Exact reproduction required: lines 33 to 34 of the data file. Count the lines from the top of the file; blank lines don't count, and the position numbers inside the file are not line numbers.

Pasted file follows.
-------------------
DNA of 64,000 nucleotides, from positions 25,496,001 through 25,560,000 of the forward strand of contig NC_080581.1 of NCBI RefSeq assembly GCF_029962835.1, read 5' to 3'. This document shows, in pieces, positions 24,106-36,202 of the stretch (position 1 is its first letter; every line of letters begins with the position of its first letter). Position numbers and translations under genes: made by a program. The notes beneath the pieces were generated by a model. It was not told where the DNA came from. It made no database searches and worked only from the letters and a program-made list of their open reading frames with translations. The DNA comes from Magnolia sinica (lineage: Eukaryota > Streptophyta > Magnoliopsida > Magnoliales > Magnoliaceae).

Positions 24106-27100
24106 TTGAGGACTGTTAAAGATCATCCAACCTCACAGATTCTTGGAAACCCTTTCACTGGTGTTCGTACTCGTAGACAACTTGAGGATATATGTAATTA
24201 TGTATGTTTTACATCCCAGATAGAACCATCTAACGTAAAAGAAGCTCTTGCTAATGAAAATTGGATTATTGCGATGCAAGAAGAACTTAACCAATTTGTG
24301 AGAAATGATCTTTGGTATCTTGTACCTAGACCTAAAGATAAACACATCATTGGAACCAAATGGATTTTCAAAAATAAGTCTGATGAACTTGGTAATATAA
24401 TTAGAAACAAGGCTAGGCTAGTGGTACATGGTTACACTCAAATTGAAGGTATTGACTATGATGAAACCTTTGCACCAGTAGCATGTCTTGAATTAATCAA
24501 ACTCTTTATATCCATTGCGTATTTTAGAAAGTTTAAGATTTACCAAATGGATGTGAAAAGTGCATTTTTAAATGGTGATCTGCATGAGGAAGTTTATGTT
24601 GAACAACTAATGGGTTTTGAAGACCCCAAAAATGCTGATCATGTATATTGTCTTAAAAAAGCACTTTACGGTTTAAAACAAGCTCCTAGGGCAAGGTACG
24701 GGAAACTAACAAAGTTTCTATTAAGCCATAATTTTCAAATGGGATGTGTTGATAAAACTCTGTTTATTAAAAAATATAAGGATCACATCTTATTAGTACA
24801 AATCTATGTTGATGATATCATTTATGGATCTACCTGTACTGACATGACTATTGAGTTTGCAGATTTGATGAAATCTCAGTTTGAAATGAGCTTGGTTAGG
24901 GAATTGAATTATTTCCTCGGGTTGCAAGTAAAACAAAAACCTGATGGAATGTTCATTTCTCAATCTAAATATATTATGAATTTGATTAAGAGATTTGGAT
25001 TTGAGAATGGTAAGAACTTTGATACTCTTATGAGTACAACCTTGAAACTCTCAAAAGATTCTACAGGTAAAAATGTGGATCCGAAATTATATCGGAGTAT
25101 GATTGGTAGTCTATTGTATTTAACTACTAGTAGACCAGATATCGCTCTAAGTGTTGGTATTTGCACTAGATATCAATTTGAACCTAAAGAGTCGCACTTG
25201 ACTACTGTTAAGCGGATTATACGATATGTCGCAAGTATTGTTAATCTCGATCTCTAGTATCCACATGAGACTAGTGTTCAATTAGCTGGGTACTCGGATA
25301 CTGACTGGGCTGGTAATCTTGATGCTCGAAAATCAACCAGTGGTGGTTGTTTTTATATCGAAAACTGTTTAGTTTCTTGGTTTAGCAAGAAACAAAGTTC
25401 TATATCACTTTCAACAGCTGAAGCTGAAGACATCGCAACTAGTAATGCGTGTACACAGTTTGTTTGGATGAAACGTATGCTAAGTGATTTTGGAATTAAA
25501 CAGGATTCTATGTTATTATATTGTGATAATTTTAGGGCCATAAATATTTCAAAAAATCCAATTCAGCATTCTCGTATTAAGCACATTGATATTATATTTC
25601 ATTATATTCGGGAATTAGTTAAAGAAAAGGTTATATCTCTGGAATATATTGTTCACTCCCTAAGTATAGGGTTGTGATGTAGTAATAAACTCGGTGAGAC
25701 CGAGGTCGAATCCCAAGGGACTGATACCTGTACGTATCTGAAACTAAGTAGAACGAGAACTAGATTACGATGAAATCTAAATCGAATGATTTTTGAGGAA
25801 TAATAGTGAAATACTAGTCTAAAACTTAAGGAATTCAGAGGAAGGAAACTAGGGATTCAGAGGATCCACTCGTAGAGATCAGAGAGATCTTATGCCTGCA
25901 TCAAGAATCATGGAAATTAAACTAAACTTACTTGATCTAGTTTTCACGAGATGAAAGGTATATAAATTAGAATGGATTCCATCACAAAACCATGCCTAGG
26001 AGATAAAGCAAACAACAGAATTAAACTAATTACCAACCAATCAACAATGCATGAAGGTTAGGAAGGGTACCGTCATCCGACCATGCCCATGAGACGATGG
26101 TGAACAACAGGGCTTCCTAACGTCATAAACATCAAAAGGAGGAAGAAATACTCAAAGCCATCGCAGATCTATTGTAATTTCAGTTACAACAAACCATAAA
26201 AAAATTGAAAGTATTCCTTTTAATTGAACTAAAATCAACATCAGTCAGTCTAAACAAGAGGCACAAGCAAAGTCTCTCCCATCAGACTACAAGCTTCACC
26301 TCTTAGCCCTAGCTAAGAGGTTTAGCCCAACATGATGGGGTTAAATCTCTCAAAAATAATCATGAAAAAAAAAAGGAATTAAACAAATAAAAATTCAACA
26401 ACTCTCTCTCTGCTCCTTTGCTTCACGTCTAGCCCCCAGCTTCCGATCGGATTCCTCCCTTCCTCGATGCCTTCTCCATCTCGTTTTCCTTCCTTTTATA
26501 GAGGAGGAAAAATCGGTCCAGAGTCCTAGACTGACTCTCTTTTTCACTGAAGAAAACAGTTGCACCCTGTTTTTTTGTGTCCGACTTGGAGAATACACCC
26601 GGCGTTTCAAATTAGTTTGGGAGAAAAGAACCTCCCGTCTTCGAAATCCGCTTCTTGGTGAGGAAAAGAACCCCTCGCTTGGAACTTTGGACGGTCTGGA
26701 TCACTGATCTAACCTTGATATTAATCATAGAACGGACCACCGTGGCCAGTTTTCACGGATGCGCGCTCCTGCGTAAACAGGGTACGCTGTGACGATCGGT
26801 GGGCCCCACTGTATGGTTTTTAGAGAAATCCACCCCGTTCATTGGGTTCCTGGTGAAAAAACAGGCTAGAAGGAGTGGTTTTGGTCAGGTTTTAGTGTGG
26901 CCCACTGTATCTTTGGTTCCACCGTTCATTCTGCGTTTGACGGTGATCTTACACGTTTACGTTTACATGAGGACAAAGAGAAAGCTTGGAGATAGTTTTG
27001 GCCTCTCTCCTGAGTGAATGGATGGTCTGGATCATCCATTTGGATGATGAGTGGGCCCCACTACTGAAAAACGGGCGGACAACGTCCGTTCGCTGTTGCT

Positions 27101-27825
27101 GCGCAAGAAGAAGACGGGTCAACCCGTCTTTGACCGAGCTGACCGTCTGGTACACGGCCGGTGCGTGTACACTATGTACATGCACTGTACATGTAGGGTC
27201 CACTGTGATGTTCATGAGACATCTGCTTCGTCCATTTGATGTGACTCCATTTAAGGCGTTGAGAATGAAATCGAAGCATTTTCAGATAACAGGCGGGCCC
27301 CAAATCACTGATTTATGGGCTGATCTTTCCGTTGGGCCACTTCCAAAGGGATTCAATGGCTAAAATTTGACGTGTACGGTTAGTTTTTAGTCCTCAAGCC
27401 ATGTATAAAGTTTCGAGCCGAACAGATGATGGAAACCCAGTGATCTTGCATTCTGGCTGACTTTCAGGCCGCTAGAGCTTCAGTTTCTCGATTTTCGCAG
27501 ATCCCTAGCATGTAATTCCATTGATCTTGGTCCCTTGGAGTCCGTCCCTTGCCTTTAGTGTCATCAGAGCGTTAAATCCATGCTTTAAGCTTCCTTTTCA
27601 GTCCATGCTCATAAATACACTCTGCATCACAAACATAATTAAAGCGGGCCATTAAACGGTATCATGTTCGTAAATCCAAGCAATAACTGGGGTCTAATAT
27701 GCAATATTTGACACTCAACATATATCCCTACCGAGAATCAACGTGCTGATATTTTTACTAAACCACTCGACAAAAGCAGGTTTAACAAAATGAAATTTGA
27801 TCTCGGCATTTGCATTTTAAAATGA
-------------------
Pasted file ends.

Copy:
Positions 27101-27825
27101 GCGCAAGAAGAAGACGGGTCAACCCGTCTTTGACCGAGCTGACCGTCTGGTACACGGCCGGTGCGTGTACACTATGTACATGCACTGTACATGTAGGGTC